It varies depending on humidity and dry climates but the natural elements create the evolution of things or the deterioration of things, which to me are one in the same. As things evolve what was deteriorates and evolves into what is. In urban settings, this process is much the same but the addition of human action or interaction and location culture, customs, colloquialisms all play a part. Also, the colour palette varies greatly from place to place.
You are a photographer at heart. Yet, you seem to take inspirations from very diverse sources – politics, pop music, television series, movie posters – how would you describe your style?
My photographic style is very much documentarian and interactive. My collage work is visually much the same. Both are studies of human nature and the human psyche and also showing the effect of the passage of time.
Tell us more about the “Portraits Project” which has generated substantial interest for your art?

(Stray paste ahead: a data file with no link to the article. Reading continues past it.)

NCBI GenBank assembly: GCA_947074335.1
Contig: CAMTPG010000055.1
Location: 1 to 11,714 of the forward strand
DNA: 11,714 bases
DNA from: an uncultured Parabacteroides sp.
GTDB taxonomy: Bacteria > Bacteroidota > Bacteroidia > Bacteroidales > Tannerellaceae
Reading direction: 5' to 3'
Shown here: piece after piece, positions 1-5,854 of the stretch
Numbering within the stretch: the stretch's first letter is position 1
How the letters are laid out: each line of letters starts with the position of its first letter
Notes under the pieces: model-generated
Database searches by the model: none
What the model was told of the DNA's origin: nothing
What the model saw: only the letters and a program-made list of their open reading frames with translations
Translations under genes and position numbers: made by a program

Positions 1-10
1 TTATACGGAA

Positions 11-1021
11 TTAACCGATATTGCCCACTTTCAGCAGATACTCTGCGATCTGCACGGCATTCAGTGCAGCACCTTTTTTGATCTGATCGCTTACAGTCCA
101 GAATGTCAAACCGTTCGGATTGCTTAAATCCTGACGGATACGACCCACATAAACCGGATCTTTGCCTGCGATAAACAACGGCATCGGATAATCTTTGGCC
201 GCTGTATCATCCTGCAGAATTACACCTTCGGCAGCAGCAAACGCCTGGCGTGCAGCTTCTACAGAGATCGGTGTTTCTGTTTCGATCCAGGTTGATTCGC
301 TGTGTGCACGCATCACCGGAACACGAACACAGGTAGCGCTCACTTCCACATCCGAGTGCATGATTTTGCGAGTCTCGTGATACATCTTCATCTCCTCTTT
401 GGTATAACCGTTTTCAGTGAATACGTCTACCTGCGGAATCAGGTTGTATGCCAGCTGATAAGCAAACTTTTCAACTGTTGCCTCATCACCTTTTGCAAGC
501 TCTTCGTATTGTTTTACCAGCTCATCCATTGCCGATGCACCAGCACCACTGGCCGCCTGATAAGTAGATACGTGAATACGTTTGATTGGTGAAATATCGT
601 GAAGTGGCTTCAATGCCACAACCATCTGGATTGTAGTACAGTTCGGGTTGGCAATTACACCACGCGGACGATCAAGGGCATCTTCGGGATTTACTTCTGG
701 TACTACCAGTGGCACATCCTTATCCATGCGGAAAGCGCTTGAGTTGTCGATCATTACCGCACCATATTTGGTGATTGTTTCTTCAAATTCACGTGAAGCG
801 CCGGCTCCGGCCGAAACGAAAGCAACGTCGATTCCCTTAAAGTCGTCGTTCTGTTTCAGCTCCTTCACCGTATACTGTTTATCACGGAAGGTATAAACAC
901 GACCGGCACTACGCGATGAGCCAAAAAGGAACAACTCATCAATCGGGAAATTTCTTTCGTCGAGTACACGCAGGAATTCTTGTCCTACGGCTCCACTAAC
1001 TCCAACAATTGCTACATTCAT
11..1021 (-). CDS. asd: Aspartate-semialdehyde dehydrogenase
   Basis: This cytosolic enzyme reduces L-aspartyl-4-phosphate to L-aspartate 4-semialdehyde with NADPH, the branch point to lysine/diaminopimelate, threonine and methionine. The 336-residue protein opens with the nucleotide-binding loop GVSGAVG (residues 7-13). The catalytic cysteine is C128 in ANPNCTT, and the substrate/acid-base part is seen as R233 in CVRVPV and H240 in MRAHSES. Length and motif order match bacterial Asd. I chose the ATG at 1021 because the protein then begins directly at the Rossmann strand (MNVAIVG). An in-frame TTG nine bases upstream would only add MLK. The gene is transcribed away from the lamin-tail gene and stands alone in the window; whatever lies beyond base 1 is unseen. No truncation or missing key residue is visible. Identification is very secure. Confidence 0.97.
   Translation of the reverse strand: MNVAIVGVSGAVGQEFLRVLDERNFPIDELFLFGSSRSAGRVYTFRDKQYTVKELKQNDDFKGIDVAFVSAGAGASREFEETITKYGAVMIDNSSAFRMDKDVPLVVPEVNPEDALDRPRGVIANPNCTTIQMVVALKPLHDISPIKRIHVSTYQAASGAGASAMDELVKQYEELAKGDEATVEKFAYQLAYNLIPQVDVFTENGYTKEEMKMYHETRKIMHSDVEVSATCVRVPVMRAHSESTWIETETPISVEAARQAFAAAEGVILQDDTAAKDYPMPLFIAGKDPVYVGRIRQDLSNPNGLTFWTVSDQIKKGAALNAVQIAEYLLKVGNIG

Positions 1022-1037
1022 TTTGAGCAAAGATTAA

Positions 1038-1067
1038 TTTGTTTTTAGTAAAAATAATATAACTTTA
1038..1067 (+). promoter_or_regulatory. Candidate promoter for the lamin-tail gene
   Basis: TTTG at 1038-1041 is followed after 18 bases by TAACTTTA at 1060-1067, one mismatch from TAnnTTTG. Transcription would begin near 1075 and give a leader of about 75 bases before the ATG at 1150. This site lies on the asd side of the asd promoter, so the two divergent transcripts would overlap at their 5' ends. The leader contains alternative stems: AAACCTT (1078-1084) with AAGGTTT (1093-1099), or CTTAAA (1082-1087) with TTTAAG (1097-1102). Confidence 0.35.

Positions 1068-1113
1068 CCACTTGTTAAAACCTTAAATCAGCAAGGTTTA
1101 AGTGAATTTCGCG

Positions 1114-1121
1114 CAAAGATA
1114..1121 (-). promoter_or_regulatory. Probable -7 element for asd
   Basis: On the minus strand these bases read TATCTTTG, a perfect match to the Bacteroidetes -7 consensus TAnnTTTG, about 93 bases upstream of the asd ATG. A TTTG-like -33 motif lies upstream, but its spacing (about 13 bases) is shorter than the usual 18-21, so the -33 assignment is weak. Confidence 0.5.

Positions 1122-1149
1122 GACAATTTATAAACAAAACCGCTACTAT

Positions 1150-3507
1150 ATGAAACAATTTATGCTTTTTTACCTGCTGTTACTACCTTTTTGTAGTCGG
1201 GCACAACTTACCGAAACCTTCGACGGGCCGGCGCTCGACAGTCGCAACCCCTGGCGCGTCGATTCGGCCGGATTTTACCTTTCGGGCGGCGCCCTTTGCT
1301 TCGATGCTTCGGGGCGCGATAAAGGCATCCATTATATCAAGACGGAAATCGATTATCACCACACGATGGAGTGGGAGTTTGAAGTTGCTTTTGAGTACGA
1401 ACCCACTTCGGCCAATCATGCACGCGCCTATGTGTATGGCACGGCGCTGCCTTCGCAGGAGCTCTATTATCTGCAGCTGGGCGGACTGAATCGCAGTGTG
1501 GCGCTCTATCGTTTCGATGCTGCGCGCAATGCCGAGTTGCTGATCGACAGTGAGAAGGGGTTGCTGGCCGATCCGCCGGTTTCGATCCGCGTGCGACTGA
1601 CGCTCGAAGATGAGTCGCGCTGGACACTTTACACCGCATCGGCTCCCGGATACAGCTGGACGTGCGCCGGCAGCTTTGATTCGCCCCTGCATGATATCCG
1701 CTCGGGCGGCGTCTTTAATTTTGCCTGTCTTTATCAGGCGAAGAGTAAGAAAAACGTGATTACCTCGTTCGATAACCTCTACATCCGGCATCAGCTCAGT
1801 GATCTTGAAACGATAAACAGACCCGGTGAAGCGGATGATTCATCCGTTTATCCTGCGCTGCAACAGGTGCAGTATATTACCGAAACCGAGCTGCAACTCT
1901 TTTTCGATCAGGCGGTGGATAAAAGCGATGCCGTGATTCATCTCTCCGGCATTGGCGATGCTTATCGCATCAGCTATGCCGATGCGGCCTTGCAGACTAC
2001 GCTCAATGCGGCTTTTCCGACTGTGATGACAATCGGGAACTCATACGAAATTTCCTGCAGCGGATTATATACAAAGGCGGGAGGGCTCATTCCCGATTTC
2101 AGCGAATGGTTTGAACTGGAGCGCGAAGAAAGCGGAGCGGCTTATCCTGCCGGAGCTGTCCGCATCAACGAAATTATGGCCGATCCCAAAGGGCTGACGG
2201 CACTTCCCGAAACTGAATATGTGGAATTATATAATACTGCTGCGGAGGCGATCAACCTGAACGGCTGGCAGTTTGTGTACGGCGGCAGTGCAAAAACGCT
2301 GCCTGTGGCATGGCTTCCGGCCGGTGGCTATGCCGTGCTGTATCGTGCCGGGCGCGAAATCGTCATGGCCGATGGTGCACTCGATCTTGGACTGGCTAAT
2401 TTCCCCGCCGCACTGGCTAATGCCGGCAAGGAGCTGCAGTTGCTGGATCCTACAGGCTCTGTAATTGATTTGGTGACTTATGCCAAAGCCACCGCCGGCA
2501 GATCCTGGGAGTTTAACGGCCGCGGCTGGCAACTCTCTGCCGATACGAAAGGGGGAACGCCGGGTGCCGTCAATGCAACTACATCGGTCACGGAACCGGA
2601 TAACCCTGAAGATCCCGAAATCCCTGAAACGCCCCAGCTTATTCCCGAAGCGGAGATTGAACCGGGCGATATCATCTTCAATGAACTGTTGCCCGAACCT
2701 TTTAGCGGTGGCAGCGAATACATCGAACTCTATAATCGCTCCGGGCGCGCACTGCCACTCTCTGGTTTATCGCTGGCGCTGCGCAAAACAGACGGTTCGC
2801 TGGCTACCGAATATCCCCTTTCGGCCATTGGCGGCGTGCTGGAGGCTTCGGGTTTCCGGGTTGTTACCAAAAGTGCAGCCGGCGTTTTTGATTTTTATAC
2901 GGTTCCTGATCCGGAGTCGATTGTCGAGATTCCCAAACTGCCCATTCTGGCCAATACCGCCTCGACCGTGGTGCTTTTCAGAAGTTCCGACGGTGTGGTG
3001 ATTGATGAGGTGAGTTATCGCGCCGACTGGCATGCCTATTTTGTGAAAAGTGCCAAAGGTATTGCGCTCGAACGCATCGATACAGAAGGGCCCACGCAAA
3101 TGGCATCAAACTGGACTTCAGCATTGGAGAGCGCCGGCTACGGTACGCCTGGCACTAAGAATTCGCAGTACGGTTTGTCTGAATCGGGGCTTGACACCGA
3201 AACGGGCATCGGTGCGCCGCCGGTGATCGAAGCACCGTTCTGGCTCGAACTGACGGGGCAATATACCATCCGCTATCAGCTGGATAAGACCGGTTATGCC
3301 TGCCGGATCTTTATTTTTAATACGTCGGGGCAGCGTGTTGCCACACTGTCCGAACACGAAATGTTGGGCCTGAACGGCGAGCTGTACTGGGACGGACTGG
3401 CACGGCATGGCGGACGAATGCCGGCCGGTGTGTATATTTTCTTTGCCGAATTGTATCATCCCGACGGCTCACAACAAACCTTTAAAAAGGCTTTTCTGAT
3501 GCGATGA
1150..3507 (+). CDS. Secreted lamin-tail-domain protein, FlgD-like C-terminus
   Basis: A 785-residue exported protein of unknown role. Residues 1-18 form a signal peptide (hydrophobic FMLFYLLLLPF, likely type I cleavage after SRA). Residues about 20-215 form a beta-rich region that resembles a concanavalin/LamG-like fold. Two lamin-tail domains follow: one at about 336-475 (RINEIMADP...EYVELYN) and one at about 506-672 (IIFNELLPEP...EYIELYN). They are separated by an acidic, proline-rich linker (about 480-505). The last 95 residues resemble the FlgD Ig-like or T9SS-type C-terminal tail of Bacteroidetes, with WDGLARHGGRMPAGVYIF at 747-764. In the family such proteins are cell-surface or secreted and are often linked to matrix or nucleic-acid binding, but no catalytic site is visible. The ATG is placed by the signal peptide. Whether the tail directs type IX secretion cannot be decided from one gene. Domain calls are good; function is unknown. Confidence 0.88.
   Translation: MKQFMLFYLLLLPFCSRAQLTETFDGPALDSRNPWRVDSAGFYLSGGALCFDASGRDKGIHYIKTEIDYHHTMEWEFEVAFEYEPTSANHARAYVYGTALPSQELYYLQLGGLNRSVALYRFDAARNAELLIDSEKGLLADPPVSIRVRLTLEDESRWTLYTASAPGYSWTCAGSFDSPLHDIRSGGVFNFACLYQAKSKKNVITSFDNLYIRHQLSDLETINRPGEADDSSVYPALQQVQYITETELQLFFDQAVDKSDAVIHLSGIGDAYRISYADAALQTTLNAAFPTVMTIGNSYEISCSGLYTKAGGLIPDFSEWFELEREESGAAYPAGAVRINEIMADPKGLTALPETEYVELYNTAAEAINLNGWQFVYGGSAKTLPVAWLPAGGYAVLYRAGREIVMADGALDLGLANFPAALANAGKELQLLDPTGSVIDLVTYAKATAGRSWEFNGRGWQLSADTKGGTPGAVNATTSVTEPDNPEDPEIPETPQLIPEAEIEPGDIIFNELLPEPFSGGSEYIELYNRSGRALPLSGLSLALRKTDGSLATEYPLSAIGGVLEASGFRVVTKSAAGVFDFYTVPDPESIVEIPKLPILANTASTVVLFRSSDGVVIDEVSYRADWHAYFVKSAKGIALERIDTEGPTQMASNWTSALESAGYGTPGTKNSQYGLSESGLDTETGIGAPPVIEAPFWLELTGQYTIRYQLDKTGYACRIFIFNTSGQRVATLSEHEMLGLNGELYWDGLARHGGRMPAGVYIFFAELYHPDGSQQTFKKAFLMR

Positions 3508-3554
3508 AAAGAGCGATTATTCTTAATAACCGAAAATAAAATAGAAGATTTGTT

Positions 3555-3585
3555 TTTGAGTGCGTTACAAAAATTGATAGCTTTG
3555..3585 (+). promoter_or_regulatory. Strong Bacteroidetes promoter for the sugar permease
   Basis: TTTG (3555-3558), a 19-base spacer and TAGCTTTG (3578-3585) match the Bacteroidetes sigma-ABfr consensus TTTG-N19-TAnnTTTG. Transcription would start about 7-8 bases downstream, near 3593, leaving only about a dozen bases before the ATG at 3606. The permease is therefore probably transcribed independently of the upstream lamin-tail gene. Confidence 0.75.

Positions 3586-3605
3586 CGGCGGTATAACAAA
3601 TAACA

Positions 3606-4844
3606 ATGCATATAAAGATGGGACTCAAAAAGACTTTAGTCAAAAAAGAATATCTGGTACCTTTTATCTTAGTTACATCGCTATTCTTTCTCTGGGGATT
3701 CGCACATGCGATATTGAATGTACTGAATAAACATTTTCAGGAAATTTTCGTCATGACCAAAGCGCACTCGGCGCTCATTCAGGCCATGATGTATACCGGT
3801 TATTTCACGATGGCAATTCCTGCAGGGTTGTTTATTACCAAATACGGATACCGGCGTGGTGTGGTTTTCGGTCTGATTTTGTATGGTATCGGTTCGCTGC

I’m fascinated by human nature and like to observe how people interact with elements (portraits) on the street. Whether it be deliberate with street art and graffiti or reactive by trying to destroy the piece or deface it, or by simply writing a comment.
My Urban Evolution Portraits Project series process is where I wheat paste portraits of people up on abandoned buildings or structures, some of the people are famous and some not. Some loved and some despised. I then watch to see the reaction that they incite. So much of my work (Urban Evolution and Portraits Project) is basically the documentation of a visually expressive conversation. Once the starter piece is up the conversation begins. One element is added and then causes a reaction or statement from someone else and the conversation continues until the subject matter is lost and no longer visible or known.